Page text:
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Gender Homophily in Referral Networks: Consequences for the Medicare Physician Earnings Gap

56 Pages Posted: 23 Feb 2017 Last revised: 24 Feb 2017

Dan Zeltzer

Tel Aviv University - Eitan Berglas School of Economics

Date Written: February 21, 2017

Abstract

In this paper, I assess the extent to which gender gaps in earnings may be driven by physicians’ preference for working with specialists of the same gender. Analyzing administrative data on 100 million Medicare patient referrals, I provide robust evidence that physicians refer more to others of their same gender (i.e., referrals exhibit gender homophily). I show that homophily in referrals is predominantly driven by physicians’ decisions, rather than by endogenous sorting of physicians or patients. As 75% of referring physicians are men, my estimates suggest that gender homophily in referrals makes, all else being equal, demand for female physicians 5% lower than demand for male physicians, thus contributing to the persistence of gender inequality. Overall, my results point to the positive externality associated with increased female participation in medicine, and perhaps in other contexts where networking is important.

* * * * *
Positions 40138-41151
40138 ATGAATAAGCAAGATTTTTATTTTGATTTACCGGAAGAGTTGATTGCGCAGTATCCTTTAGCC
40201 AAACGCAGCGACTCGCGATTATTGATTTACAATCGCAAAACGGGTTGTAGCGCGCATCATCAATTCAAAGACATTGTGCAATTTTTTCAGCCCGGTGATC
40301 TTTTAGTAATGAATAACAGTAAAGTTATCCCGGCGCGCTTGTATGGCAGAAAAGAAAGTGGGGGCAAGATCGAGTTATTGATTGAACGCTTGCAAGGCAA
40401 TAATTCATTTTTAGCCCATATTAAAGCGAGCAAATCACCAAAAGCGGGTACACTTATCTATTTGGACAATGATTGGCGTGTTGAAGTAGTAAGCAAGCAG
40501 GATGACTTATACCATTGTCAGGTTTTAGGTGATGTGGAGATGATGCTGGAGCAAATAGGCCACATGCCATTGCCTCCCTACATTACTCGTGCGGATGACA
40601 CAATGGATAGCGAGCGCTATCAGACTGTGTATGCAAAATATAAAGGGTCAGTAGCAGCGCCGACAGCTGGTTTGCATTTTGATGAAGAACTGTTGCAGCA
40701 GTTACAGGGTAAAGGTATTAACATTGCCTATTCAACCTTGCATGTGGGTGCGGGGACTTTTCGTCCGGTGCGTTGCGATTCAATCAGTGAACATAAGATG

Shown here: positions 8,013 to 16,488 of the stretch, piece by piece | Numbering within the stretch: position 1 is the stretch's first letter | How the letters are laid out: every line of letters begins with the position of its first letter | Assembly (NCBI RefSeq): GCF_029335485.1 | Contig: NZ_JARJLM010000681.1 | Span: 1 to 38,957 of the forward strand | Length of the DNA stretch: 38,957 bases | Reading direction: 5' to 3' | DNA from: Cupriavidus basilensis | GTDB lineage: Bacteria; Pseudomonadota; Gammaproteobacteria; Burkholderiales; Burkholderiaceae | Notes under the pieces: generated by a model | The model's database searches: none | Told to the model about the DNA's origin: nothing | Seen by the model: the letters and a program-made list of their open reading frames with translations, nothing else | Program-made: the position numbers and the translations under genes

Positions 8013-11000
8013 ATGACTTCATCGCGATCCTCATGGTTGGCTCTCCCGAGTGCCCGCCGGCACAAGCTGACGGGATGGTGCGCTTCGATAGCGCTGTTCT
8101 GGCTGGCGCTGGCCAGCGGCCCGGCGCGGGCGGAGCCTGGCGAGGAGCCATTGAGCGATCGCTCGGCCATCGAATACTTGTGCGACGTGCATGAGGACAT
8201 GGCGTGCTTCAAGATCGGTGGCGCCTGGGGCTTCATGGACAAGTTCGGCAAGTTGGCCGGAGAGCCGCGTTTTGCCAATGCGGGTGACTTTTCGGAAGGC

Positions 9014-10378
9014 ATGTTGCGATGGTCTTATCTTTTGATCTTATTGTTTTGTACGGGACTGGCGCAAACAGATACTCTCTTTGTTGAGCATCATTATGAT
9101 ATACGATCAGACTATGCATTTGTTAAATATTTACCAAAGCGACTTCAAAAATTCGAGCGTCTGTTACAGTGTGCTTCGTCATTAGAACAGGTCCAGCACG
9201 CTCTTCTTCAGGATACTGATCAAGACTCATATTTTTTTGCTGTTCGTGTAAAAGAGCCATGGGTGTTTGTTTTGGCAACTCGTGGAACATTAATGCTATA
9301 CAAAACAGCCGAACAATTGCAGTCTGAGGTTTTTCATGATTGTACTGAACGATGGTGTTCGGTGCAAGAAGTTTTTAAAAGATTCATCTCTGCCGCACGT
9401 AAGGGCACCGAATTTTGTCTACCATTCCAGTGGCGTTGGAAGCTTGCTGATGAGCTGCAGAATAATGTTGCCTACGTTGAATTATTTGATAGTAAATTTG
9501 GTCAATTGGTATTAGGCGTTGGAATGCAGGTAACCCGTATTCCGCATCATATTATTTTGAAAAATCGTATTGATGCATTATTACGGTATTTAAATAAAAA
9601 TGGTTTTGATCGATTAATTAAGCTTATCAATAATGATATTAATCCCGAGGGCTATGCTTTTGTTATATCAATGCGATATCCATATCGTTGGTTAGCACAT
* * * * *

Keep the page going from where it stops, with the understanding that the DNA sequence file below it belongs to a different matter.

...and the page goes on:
Keywords: Gender, Homophily, Referrals, Physician Markets

JEL Classification: I11, J16, L14

Suggested Citation

Zeltzer, Dan, Gender Homophily in Referral Networks: Consequences for the Medicare Physician Earnings Gap (February 21, 2017). Available at SSRN: https://ssrn.com/abstract=2921482

Dan Zeltzer (Contact Author)

Tel Aviv University - Eitan Berglas School of Economics ( email )

P.O. Box 39040
Ramat Aviv, Tel Aviv, 69978
Israel
+972(3)640-5824 (Phone)

HOME PAGE: http://www.tau.ac.il/~dzeltzer

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